Today is a day that you will probably tell your grandchildren about – the day they released the first affordable, pocket-sized fuel cell for personal usage. As with flying cars, personal jet packs and a usable voice recognition computer interface, the promise of a safe, affordable, personal power plant was entering the realm of perpetual vaporware. Now it's finally here! Whatsmore, at US$100, the Horizon MiniPak might well prove to be the “disruptive” technology the press release claims it to be. By producing electricity from hydrogen at the point of use and offering effectively unlimited run-time for personal electronics, it will almost certainly be the public's first experience of the coming Hydrogen Economy.

It's the first fuel cell product to compete on cost with both disposable and rechargeable batteries with just one refillable cartridge supplying as much power over its life as 1000 disposable AA alkaline batteries. Completing the fairytale sustainability pitch, it's also 100% recyclable, uses no heavy metals and there are no toxic liquids involved.

Specifically designed for portable consumer electronics, the MiniPak offers unlimited portable power for your cellphone, smartphone or personal media device. At higher production levels, prices are expected to drop to US$30, with fuel cartridge prices eventually comparable with disposable alkaline batteries, and refilling costs of just a few cents. Yep, this IS an important date in technology history because run-time will soon cease to be a limiting factor to productivity, connectivity, and lifestyle-enhancing electrically-powered everything such as flashlights, wireless speaker systems, personal mosquito repellents and GPS devices.

While Horizon's personal fuel cell is not the first such device, it is certainly the first affordable and readily available personal power plant. Toshiba has had such a device on the market in Japan for around six months. The Toshiba Dynario weighs 280 grams, measures 15cm x 2.1cm x 7.45cm and can produce enough power in 20 seconds to charge two mobile phones. The power is stored in in-built lithium ion batteries and costs around US$275 with the 50ml cartridges at US$30 a pop – far more expensive to buy and run than the MiniPak.

The MiniPak delivers 1.5 to 2W of continuous power using a standard USB port, and uses refillable fuel cartridges with up to 12Wh of energy. It is designed to extend the charge of small portable electronics. Although the Minipak’s capability is limited to small devices, it is effectively a miniature-scale power plant that produces electricity directly from hydrogen at the point of use.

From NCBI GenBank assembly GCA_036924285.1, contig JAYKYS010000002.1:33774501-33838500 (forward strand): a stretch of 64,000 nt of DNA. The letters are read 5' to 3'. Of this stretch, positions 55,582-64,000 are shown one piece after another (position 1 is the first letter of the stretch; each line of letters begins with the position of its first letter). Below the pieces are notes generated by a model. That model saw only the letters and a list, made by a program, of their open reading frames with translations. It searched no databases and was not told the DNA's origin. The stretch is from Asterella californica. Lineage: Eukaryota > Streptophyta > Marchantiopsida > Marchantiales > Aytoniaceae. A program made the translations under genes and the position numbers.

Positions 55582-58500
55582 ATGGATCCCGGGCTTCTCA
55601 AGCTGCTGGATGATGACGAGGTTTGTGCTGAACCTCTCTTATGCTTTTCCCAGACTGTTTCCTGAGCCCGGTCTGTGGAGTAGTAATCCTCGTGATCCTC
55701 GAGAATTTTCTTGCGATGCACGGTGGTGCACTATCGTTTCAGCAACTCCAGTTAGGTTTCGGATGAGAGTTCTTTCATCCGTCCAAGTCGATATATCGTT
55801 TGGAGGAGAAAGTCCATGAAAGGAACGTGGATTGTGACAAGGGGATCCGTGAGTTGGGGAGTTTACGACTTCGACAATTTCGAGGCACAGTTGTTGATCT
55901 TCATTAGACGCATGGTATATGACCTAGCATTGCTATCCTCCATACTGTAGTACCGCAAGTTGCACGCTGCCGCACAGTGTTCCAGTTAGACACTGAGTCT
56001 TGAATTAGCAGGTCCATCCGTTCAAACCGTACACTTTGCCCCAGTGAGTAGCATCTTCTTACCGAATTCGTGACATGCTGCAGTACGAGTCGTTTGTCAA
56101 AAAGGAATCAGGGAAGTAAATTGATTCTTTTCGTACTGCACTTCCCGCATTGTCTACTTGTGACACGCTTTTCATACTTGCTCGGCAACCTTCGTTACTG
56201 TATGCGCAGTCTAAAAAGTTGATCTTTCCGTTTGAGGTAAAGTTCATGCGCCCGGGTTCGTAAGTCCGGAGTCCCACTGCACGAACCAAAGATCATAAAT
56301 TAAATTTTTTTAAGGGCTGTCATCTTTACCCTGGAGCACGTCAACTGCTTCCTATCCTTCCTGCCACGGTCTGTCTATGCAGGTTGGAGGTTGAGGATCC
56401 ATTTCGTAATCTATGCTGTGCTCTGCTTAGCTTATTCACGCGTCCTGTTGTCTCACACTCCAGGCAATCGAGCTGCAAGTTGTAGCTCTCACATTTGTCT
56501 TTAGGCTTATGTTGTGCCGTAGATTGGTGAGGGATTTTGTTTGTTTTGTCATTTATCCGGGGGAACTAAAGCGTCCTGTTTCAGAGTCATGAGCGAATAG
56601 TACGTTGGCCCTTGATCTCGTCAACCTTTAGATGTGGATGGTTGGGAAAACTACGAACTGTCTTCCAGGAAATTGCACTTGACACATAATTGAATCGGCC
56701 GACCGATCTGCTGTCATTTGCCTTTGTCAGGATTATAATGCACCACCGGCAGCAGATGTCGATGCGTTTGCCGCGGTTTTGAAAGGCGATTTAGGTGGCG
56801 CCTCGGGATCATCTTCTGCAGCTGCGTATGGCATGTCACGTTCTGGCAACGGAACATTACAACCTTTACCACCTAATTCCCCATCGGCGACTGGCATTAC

The MiniPak uses a combination of Horizon’s mass-produced PEM fuel cells and a new low-cost metal hydride storage solution, which is able to store hydrogen safely as a dry, non-toxic and non-pressurized material. The fuel cartridge contains a metallic sponge that is able to absorb hydrogen and turn it into a solid hydride. It is then able to release it back to the fuel cell when needed. The PEM fuel cell combines oxygen from the air with the stored hydrogen - electricity via its USB port and trace amounts of water vapor.

Similar to a pocket-size distributed energy system, it avoids the energy losses that occur between the power plant and the battery operated devices that we charge from powerpoints. Cumulatively, these losses are massive. There are roughly 10,000 power plants in the US with an average thermal efficiency of 33%, and transmission losses of around 5-10%. When it comes to portable electronics, the US Environmental Protection Agency estimated that in 2004 in the US alone, there were 2.5 billion AC to DC power adapters consuming 207 billion kWh per year or up to 6% of the US$247 billion national electric bill. It is further estimated that 6 to 10 billion similar devices are presently in use worldwide, operating at an energy efficiency of around 50%. Whereas the MiniPak is not applicable to all AC to DC powered devices, it can indeed participate in reducing billions of dollars of wasted energy costs.

Besides contributing to overall efficiency, Horizon’s new micro-fuel cell system offers numerous environmental benefits. Just one of its Hydrostik fuel cartridges can deliver the same amount of power over its lifetime as over 1000 disposable alkaline AA batteries, while storing more energy at a lower cost. In addition, the cartridges do not contain any toxic materials and can be completely recycled, using conventional methods. “Over the past 4 years, Horizon has brought to market several award-winning products to retail environments in over 60 countries around the world. As these were primarily toys, few have realized the implications of these first products. They have in fact enabled Horizon to become the world’s largest volume producer of micro-fuel cells, and placed the company in a prime position to begin mass-commercialization into other new markets, including portable electronics. Our global market experience and mass-production are already in place, and with costs competitive to disposable batteries, Horizon’s refillable fuel cell products shift the paradigm”, noted Taras Wankewycz, Founder and Chief Marketing Officer.

The MiniPak is Horizon’s first portable fuel cell product to enter the market, while several others are currently under joint development with various large-scale global market leaders. Horizon is also scaling up the size of the solutions, since they offer the promise of storing renewable energy in larger quantities with no self-discharge and at a lower cost than batteries, therefore opening a path towards independent, distributed energy in homes, businesses and other industrial applications.